Delete This at Your Peril: One Man's Fearless Exchanges with the Internet Spammers by Bob Servant
|Delete This at Your Peril: One Man's Fearless Exchanges with the Internet Spammers by Bob Servant|
|Reviewer: Paul Harrop|
|Summary: An often hilarious extended leg-pull. Its deserving victims - email fraudsters - get their come-uppance at the hands of Bob Servant, a creation of comic genius.|
|Buy? Yes||Borrow? Yes|
|Pages: 160||Date: October 2010|
|Publisher: Birlinn Press Ltd|
The spoof letter-writer is not a new phenomenon. Henry Root notoriously kicked it all off in the 1960s and 70s. More recently, The Timewaster Letters of Robin Cooper continued the tradition in a more whimsical vein. Delete This at Your Peril carries the genre into the internet age.
As is customary, the ostensible writer of the letters, in this case Bob Servant (B[e] Observant - geddit?!?), is a pseudonym for the actual writer. Here it is Neil Forsyth, a freelance journalist from the Dundee suburb of Broughty Ferry (also the home of Bob).
In this guise, Forsyth hit upon the idea of engaging personally with the fraudulent spammers whose barely-literate missives clogged his inbox. The book reproduces these exchanges, in slightly edited form, along with some of the images sent to and fro, and footnotes which serve generally to contradict Bob's more libellous claims.
The result is amusing, occasionally hilarious. This is chiefly due to the character of Bob himself. A former cheeseburger magnate and semi-retired window cleaner, Bob is a delightfully deranged but likeable rogue. Drinking in and chasing 'skirt' around, the bars of Broughty Ferry with ne'er-do-well mates such as Frank Theplank, he is a late-middle-aged working-class eccentric in the vein of John Shuttleworth.
The humour is maybe not as edgy as Henry Root's exchanges with real celebrities. The butts of the joke here are crooks. Thus you feel safe to laugh at Bob's victims. But this is often tempered by a growing sympathy with the fraudsters, especially when they appear to enter into a relationship with Bob. One even seems to harbour romantic intentions when Bob slips into the role of 'Bobby', a seductive female alter-ego.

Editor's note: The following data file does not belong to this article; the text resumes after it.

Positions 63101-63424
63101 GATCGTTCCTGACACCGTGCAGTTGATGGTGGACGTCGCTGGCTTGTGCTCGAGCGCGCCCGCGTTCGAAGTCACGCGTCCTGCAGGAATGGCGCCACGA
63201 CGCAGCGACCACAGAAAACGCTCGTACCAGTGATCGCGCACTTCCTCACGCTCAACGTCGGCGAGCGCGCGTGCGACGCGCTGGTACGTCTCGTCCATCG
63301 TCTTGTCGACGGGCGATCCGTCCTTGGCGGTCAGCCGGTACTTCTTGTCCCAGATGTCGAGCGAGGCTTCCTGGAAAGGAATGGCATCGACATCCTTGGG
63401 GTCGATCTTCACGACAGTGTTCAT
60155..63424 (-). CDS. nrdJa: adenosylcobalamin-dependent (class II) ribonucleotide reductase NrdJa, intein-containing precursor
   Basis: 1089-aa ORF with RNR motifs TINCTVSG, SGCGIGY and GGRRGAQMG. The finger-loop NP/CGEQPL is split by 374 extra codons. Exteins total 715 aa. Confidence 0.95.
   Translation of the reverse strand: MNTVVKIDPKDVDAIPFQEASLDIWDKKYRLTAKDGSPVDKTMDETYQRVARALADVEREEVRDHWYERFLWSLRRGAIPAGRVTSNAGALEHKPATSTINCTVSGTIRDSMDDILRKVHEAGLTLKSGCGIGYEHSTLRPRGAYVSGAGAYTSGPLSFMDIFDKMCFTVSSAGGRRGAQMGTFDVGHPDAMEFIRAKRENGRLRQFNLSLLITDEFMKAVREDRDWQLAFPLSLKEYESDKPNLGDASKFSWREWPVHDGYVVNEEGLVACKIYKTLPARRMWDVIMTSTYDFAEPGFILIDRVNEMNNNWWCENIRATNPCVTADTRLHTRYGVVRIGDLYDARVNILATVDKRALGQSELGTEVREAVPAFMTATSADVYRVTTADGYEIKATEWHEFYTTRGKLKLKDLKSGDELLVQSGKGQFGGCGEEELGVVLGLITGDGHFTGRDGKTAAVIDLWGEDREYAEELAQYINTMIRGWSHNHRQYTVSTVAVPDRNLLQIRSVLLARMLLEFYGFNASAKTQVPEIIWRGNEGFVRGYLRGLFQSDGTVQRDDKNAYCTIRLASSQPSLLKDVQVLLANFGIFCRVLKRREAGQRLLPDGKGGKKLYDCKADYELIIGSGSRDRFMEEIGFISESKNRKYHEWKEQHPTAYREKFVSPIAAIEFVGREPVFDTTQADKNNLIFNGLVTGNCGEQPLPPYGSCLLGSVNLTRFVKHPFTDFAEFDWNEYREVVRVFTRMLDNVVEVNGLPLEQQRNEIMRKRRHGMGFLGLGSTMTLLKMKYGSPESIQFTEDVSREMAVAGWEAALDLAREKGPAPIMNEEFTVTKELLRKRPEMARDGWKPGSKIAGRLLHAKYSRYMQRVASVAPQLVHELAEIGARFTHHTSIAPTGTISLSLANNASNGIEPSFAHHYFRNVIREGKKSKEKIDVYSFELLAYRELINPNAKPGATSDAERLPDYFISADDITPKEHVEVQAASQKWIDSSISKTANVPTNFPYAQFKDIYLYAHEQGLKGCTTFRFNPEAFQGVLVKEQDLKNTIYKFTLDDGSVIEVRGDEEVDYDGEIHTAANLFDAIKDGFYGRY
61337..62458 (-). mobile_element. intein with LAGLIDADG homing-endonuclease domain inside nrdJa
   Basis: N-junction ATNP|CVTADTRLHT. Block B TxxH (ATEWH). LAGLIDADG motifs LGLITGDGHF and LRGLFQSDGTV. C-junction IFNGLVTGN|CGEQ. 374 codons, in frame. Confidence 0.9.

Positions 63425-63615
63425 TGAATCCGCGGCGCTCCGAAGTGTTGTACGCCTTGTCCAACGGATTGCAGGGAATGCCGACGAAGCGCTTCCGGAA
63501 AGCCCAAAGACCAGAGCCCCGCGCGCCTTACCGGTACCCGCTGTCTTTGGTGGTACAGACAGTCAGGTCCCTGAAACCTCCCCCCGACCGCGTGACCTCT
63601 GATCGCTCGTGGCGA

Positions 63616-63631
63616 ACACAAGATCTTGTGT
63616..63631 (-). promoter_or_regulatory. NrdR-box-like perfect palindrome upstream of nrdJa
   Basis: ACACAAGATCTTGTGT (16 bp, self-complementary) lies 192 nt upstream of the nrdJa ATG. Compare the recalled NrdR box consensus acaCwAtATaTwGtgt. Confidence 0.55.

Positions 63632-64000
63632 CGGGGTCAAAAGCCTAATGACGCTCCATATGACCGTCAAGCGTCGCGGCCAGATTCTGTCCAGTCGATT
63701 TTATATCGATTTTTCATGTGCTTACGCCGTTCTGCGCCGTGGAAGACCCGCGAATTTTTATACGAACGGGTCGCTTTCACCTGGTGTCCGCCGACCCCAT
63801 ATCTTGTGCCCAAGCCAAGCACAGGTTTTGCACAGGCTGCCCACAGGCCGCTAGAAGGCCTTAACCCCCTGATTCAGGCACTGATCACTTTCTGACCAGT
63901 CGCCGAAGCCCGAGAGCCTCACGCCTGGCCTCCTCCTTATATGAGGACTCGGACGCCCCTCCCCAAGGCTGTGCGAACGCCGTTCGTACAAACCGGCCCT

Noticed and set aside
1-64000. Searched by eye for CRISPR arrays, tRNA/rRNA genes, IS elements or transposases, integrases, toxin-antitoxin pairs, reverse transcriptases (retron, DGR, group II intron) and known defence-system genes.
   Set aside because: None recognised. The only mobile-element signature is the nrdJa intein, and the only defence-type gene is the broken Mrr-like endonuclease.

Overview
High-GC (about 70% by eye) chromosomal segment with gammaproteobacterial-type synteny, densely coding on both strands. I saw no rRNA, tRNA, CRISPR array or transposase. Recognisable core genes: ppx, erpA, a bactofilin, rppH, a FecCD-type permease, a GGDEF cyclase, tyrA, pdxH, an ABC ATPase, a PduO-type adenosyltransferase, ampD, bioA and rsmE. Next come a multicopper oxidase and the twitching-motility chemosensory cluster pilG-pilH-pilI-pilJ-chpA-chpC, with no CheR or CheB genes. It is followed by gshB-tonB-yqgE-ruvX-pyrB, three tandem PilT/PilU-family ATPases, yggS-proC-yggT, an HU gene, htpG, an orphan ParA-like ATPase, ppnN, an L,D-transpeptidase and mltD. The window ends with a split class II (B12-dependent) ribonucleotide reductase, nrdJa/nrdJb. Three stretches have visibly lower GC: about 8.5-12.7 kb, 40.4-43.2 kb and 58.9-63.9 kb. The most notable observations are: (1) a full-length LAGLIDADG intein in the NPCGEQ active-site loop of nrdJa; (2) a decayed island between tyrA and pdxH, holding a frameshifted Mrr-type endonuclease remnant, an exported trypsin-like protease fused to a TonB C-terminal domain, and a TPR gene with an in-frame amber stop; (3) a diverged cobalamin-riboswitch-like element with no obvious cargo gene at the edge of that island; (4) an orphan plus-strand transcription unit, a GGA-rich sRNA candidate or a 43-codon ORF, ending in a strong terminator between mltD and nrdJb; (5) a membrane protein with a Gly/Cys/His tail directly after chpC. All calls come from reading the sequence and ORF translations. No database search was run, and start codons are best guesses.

But generally the fraudsters' real motivation is transparent. You sense their growing impatience as their requests for banking details, and demands for deposits via Western Union, punctuate Bob's ever more surreal musings.
If such demands are common to to the spammers, their methods are ingeniously diverse. They range from the husband-seeking Russian woman, to the Chinese rubber belt makers looking for a local representative. What unites them is the degree to which they play along with Bob's digressions and teasing in the hope that he'll eventually cough up.
It's delightful to read Bob's responses as he deliberately evades their ever more desperate entreaties, gleefully missing the point and rambling irrelevantly about his seedy lifestyle and deluded schemes.
Although the book has no campaigning brief to expose the spammers, in a rare moment of candour, Bob does come clean. He asks one correspondent how many people fall for the scam. 'Of course, many people do,' comes the revealing reply. In the light of the poor spelling, grammar and risibly transparent scams, that fact is a testament to human greed and gullibility.
All of which makes Bob Servant even more believable: a living, breathing creation of comic genius. I'd like to read more of his exploits and can even envisage a glittering career on radio or maybe television if Forsyth sees fit. Today Broughty Ferry. Tomorrow, the world?
This is far funnier than Cyber Sign Offs by Hugh Murr and Sid Nigtures. For the further adventures of an earlier spoof letter-writer, you could try the rather less successful Timewaster Diaries by Robin Cooper.
Delete This at Your Peril: One Man's Fearless Exchanges with the Internet Spammers by Bob Servant is in the Top Ten Funniest Books.
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You can read more book reviews or buy Delete This at Your Peril: One Man's Fearless Exchanges with the Internet Spammers by Bob Servant at Amazon.com.
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